Songs in the Key of Legislation
Is Stevie Wonder Cheating a Dead Man?
Susan Strack says the superstar is violating an agreement he made with her dead husband—to the tune of $7 million.
Stevie Wonder is robbing a widow, according to said widow.
Susan Strack has hauled the superstar to a Nevada federal court to recoup $7 million cash, “plus interest,” that she says is hers because of a contractual agreement between Wonder and her late husband Johanan Vigoda to pay 6 percent of Wonder’s royalties to Vigoda’s heirs forever.
Vigoda, who died in 2011 after a battle with pancreatic cancer, was a colorful character. According to his friend and fellow lawyer Bob Lefsetz, Vigoda enjoyed “exotic diets” and wandering around Venice Beach, dressed like a homeless person. He played a judge handing down a stiff sentence in Wonder’s extended version of the hit track “Living For The City” and according to one obituary he secured Wonder’s new contract while “standing on his head, doing yoga.”
Vigoda had been Wonder’s lawyer for over 40 years. He had famously freed Wonder from his terrible 1960s Motown contract, which was described by Strack’s lawyers as “oppressive,” and secured him a new one that was “among the most lucrative in the music industry.”
Under that new contract, the royalties alone on any of Wonder’s hits are worth millions, and the late lawyer had his client execute documents ensuring that Vigoda and his heirs would receive of 6 percent (1 percent above the industry standard) in perpetuity.
But now Wonder (referred to by his real name as Stevland Morris in court papers) claims he was misled. The contention is that either the clauses were intentionally shielded from Wonder or that the singer, who has been blind since birth, couldn’t catch the generous portion of his royalties that would go to Vigoda and kin in perpetuity when the paperwork was read to him.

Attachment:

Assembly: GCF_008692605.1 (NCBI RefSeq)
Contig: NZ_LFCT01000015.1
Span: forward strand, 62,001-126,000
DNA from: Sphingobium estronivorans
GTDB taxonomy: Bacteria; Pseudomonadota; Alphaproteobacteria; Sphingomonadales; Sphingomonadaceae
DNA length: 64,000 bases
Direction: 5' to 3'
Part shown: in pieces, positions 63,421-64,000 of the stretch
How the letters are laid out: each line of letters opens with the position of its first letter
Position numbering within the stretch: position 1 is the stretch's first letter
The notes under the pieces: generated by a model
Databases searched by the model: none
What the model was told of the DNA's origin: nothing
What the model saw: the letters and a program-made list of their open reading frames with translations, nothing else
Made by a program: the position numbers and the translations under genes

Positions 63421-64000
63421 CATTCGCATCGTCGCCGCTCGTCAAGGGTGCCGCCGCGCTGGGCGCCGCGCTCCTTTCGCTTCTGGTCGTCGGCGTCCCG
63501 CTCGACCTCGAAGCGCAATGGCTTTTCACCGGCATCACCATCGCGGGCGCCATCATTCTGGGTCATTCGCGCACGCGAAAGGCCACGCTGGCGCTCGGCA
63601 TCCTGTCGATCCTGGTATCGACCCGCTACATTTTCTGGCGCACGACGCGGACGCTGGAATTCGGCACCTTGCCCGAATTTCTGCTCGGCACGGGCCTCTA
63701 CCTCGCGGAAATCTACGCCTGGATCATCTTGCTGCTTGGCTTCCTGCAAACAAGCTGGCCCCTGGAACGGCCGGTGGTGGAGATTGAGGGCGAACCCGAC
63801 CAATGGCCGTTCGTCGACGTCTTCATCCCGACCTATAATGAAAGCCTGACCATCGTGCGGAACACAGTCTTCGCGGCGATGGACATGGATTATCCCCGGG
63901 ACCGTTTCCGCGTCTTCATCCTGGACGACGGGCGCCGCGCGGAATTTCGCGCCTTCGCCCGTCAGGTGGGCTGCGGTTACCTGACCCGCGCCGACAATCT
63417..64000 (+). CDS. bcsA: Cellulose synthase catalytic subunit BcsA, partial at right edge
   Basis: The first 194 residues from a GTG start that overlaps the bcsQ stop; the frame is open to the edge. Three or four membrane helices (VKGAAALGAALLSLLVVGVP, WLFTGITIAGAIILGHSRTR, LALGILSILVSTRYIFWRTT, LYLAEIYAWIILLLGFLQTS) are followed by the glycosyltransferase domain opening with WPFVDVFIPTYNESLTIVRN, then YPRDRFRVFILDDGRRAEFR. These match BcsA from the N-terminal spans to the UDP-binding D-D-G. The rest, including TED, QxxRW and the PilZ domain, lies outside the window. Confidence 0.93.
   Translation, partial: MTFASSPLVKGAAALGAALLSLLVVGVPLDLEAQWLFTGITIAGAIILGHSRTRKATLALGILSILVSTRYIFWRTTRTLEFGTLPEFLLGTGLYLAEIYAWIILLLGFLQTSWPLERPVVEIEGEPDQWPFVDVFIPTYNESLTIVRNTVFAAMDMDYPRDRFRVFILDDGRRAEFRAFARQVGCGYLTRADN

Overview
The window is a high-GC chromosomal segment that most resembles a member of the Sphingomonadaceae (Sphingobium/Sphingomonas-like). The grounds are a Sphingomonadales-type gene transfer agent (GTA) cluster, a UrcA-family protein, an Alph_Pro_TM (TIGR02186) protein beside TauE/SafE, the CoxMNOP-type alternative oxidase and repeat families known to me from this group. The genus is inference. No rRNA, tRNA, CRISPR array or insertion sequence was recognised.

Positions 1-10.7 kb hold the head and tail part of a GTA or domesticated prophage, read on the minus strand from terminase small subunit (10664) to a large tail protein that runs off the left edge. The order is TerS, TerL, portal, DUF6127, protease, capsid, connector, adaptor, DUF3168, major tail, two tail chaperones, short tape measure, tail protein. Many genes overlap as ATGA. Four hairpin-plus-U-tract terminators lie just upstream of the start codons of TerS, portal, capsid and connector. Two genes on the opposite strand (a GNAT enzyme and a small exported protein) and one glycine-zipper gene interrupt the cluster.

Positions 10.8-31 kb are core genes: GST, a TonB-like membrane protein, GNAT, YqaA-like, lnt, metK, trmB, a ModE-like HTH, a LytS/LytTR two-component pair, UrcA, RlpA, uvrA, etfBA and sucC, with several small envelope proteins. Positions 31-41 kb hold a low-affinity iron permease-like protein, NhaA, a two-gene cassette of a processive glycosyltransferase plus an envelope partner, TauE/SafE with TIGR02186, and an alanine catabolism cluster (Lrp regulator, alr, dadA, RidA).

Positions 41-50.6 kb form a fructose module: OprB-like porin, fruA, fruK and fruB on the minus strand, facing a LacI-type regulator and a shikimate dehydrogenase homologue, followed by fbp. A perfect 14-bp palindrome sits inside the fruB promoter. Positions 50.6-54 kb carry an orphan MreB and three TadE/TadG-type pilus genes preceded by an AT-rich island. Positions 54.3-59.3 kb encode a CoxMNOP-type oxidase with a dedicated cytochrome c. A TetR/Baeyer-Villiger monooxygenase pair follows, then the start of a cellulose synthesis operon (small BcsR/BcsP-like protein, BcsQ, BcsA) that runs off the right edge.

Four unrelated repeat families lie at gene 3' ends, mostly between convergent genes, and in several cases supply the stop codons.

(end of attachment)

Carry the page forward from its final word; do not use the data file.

A source close to the legendary singer and songwriter told The Daily Beast that if the terms established by Vigoda to give royalties to him and his heirs forever were ever read to anyone or spelled out, somebody would have brought it to Wonder’s attention before he dipped his fingers in ink to sign.
“If we ever heard anything like this somebody would have spoken up, and said ‘Stevie, let’s go over here and talk about this,’” the source said. “It’s amazing that that language had been repeated over those years and I just can’t even imagine anybody seeing that and not saying something about it.”
“There would have been comments made,” the source said. “It’s beyond my comprehension that these details were even introduced.”
The documents were executed from 1971 up until 1992 by Wonder affixing his inked fingerprint as his signature, with witnesses (who varied from his wife to friends) by his side. Of course, it is possible that the witnesses could have overlooked or failed to catch something fishy.
“Unless they’re either an attorney or well-versed in the music profession I would say it’s very difficult for them to understand that [language],” said Kevin J. Greene, a professor who teaches entertainment law at Thomas Jefferson Law School in San Diego. “As a layperson, they could read that provision and not necessarily understand what is going on.”
Greene said Stevie Wonder’s music catalogue is “worth a fortune” and to siphon a sizeable percentage to Vigoda’s heirs in perpetuity is “quite unusual,” he added.
“That’s more like a share of the copyright and that’s something that any court is going to look at with a lot of suspicion unless it was properly witnessed by a legal professional,” Greene said.
Greene, who recently repped funk icon George Clinton in his bid to reclaim his copyrights, pointed out that Vigoda’s terms may be extreme, even as far as music contracts go.
“That’s a phenomenal sum of money,” he said, adding that the backend payout in perpetuity pushes the standard practice. “To take that kind of percentage out of the copyright is definitely excessive.”
There are parameters in California, for instance, where lawyers must not overstep when it comes to compensation. Overcharging or setting up self-serving deals that may hinder the client are defined as “unconscionable.”
However, Chicago-based entertainment lawyer Peter J. Strand says “the part that the client continues to pay post-death as long as the client continues to receive royalties is not unique. I don’t know that I’ve seen a fee arrangement where the lawyer’s heirs continue to collect. But in my experience it’s not shocking; even with the heirs.”